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This eBook from the Gutenberg Project consists of approximately 128 pages of information about The Yankee Tea-party.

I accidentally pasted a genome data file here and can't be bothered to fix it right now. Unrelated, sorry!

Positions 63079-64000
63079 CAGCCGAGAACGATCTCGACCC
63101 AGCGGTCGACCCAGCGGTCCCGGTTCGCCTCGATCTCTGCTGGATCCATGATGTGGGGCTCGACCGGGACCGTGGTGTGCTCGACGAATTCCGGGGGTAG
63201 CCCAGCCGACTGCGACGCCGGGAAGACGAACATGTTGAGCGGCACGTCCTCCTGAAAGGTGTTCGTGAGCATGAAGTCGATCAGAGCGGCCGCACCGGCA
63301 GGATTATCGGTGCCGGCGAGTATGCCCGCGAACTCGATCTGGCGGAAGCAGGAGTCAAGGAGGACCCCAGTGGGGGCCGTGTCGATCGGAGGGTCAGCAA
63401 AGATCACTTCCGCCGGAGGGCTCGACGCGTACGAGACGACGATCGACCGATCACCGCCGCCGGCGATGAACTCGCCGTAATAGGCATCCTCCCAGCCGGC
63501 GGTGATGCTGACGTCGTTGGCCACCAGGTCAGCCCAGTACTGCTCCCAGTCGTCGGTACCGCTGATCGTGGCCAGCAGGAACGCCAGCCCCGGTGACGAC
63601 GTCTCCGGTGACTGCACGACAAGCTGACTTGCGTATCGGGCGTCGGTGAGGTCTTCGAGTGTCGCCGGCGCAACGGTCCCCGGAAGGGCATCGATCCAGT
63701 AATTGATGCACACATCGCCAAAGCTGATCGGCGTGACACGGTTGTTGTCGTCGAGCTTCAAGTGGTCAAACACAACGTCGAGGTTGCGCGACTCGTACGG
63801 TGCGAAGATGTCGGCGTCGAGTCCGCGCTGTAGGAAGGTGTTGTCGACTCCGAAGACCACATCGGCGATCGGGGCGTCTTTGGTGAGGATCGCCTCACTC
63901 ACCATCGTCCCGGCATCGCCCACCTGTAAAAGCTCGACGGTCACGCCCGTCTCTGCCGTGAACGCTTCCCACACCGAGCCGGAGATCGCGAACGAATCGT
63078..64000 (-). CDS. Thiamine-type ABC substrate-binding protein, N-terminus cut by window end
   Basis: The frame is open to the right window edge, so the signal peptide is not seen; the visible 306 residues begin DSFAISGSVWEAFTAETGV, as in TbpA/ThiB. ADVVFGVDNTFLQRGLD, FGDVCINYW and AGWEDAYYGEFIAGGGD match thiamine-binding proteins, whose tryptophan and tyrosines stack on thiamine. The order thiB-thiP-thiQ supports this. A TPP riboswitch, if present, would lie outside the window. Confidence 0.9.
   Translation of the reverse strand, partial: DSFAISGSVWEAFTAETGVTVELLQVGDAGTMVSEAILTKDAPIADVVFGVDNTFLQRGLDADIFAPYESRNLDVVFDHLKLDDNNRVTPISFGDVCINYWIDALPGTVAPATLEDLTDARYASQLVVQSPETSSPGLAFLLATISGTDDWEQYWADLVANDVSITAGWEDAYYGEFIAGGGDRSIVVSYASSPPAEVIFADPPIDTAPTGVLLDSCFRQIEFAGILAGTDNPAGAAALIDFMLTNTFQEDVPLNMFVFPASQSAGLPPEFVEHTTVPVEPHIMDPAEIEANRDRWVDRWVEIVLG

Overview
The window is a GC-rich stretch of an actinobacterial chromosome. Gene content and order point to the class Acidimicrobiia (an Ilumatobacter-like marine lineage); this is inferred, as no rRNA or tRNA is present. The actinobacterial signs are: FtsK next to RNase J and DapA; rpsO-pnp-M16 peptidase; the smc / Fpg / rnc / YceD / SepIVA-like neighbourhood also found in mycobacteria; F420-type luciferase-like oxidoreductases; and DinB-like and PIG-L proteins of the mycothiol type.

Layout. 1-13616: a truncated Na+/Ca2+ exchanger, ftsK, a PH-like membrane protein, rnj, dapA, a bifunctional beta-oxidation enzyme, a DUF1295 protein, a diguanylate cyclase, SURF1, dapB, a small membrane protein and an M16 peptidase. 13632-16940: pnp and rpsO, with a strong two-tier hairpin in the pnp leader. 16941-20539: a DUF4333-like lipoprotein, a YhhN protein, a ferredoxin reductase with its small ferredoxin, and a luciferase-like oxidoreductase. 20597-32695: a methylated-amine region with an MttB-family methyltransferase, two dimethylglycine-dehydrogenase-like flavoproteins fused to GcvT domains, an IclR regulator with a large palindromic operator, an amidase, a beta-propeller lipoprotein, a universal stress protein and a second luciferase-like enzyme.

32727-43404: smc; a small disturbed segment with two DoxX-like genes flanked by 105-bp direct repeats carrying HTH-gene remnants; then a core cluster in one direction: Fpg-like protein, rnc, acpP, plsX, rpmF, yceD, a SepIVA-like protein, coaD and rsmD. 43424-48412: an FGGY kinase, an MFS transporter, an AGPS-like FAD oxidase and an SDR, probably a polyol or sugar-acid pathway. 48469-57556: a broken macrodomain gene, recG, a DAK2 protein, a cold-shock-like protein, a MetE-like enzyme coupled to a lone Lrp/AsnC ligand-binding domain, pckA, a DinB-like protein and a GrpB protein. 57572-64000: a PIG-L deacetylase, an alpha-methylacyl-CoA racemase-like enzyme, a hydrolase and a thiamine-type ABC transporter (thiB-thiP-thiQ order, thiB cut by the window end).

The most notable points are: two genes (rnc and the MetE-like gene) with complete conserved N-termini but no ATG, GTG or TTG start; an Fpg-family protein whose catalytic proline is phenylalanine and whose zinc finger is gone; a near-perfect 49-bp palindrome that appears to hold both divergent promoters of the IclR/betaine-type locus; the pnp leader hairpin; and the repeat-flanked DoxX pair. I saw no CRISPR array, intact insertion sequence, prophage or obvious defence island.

Colonel Warner’s regiment.  You know after that skrimmage at Hubbardton, Warner could scarcely muster more than two hundred men, and we who were sent from Charlestown were to fill out his regiment.  I found most of the men had been in service since the war began, and knew what fighting was; and I thought they were a match for twice their number; but I had some near neighbours in the regiment of Colonel Nichols at Bennington:  I went and joined him.  As our regiment was filling up, General Stark arrived at Manchester, where he met General Lincoln, who had come to conduct the militia across the Hudson to General Schuyler; but Stark told him that the men were called together to protect their homes in New Hampshire, and could not be taken out of that part of the country.  I heard afterwards that General Lincoln informed Congress of the state of things in our neighbourhood, and that Congress censured General Stark; but he didn’t care for that.  He knew he was right in staying in New Hampshire, and that the men who censured him knew nothing about the state of things there.  Well, we were called upon to meet the enemy sooner than we expected, for it appeared that Baum, with his Germans and Indians, was on his march towards Bennington.  Soon after, I arrived at Manchester.  About four hundred men had collected at Bennington, when General Stark arrived there, and more were coming in constantly.  I guess it was on the 13th of August when we received information that some of Baum’s Indians had been seen near Cambridge—­that’s about twelve miles from Bennington.  Then there was a stir among the men, and all sorts of preparation for a desperate battle.  We all knew that we were going to fight for our homes, and that made us eager to meet the enemy.  All the men of Bennington who could bear arms joined us, and the old men and women and boys did all they could to get us information, and to supply our wants.  General Stark sent Lieutenant-Colonel Gregg, with two hundred men, to check the enemy.  In the course of the night we were informed that the Indians were supported by a large body of regulars, with a train of artillery; and that the whole force of the enemy were in full march for Bennington.  General Stark immediately called out all the militia, and sent word to Colonel Warner to bring his regiment from Manchester.  Before daylight on the morning of the 14th of August, General Stark had about eight hundred men under his command, including Colonel Gregg’s detachment.  We then moved forward to support Gregg.  About four or five miles from Bennington, we met our detachment in full retreat, and the enemy within a mile of it.  Stark ordered us to halt, and we were then drawn up in order of battle.  Baum saw we were prepared to make fight, and halted, instead of coming up to the work like a man.  A small party of our men were forced to abandon Van Shaick’s mill, where they had been posted, but not before they had killed a few of the enemy.  Stark found that the enemy were busy entrenching themselves, and he
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